Export complexity, industrial complexity and regional economic growth in Brazil

Ben-Hur Francisco Cardoso, Eva Yamila da Silva Catela, Guilherme Viegas, Flávio L. Pinheiro, Dominik Hartmann

Research output: Working paperPreprint

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Research on productive structures has shown that economic complexity conditions economic growth. However, little is known about which type of complexity, e.g., export or industrial complexity, matters more for regional economic growth in a large emerging country like Brazil. Brazil exports natural resources and agricultural goods, but a large share of the employment derives from services, non-tradables, and within-country manufacturing trade. Here, we use a large dataset on Brazil's formal labor market, including approximately 100 million workers and 581 industries, to reveal the patterns of export complexity, industrial complexity, and economic growth of 558 micro-regions between 2003 and 2019. Our results show that export complexity is more evenly spread than industrial complexity. Only a few -- mainly developed urban places -- have comparative advantages in sophisticated services. Regressions show that a region's industrial complexity is a significant predictor for 3-year growth prospects, but export complexity is not. Moreover, economic complexity in neighboring regions is significantly associated with economic growth. The results show export complexity does not appropriately depict Brazil's knowledge base and growth opportunities. Instead, promoting the sophistication of the heterogeneous regional industrial structures and development spillovers is a key to growth.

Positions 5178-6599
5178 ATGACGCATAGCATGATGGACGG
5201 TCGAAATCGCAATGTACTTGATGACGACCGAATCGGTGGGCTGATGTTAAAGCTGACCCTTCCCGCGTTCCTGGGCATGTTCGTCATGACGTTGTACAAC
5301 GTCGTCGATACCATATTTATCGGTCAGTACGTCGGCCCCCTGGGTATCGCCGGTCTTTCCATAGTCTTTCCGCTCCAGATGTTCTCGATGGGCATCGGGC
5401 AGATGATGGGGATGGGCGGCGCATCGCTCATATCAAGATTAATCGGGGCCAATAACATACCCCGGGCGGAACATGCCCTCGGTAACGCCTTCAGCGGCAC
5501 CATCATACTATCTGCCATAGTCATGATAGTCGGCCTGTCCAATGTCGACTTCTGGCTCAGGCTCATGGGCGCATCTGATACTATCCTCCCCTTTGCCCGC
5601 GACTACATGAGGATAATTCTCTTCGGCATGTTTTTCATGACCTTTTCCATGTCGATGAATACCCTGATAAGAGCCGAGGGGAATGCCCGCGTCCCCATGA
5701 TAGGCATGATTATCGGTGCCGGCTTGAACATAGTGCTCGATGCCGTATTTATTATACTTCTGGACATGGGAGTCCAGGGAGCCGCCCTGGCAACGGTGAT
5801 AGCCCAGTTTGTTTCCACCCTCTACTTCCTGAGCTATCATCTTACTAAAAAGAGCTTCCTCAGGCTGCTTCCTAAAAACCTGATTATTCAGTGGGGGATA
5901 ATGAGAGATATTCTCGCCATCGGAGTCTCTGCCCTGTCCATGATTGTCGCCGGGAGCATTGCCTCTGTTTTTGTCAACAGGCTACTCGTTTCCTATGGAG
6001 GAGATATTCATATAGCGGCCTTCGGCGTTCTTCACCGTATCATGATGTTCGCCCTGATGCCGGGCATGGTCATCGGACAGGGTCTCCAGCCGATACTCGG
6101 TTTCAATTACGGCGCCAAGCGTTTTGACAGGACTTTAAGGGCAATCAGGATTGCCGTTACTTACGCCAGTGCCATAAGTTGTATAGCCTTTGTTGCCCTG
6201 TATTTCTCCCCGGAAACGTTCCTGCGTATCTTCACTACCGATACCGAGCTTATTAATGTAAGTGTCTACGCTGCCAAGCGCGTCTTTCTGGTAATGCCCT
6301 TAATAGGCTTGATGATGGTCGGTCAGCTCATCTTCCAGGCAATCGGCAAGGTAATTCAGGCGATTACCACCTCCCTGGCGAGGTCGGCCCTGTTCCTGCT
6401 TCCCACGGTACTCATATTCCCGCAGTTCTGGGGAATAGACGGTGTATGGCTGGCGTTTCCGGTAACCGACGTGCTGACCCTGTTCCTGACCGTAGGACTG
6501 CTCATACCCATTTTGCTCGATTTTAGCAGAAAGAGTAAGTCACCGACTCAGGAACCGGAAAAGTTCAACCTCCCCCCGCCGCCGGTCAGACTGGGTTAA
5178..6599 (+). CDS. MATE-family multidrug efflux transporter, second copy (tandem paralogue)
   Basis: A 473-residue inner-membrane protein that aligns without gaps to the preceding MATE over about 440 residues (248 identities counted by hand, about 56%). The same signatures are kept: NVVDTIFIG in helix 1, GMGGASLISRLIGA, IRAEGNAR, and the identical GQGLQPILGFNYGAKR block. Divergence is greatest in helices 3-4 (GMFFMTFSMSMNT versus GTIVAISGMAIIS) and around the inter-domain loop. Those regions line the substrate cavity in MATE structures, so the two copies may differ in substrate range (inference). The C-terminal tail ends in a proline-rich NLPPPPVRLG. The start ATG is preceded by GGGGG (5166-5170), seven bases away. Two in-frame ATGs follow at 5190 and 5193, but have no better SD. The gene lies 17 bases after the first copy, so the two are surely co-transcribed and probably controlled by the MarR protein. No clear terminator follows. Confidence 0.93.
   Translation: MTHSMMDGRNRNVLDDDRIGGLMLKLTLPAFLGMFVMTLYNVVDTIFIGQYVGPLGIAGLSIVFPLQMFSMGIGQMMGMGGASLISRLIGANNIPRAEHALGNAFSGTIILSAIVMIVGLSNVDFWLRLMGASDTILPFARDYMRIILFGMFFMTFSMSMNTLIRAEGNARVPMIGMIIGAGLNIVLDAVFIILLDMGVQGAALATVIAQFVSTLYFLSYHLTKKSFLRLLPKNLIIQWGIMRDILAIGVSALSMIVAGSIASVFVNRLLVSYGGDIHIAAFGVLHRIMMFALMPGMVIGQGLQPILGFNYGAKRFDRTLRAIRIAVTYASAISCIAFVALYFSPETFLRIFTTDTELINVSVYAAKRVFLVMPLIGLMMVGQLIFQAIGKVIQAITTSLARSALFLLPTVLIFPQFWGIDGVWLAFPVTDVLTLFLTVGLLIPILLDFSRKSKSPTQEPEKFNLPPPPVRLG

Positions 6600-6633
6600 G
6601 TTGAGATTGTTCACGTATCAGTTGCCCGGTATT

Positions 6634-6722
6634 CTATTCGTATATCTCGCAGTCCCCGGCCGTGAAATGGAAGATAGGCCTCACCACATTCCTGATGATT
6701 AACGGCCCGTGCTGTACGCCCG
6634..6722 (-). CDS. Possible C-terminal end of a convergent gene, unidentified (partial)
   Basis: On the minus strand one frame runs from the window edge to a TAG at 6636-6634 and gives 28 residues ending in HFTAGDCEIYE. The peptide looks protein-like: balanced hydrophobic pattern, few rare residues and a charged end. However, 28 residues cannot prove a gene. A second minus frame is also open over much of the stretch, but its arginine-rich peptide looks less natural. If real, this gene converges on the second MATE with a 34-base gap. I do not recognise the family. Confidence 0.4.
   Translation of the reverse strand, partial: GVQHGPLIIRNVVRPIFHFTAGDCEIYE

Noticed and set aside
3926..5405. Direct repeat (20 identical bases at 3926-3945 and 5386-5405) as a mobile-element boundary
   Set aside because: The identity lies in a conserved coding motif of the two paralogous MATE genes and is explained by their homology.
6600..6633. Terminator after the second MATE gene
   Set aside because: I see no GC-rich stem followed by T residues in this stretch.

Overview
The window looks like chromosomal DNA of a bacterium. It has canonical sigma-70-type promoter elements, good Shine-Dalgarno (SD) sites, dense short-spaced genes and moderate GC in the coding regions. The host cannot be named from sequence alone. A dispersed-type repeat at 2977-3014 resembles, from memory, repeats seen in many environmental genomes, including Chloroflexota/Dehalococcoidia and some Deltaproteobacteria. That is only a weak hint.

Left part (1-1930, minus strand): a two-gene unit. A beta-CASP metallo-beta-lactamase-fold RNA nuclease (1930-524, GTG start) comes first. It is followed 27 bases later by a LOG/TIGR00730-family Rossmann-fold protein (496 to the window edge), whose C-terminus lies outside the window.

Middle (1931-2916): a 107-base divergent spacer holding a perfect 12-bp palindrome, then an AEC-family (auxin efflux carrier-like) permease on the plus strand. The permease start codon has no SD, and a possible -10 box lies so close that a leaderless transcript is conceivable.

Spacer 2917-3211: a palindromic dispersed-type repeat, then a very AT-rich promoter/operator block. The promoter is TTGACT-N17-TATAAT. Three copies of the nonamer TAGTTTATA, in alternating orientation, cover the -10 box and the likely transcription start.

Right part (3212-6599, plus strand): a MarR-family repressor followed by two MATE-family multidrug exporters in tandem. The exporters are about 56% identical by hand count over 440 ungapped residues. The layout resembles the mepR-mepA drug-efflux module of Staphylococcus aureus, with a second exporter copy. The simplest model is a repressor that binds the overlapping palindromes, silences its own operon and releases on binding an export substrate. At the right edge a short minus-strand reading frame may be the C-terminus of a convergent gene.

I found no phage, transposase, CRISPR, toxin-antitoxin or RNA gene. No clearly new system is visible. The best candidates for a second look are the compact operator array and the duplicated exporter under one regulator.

Original languageEnglish
PublisherCornell University (ArXiv)
Number of pages13
Publication statusPublished - 12 Dec 2023


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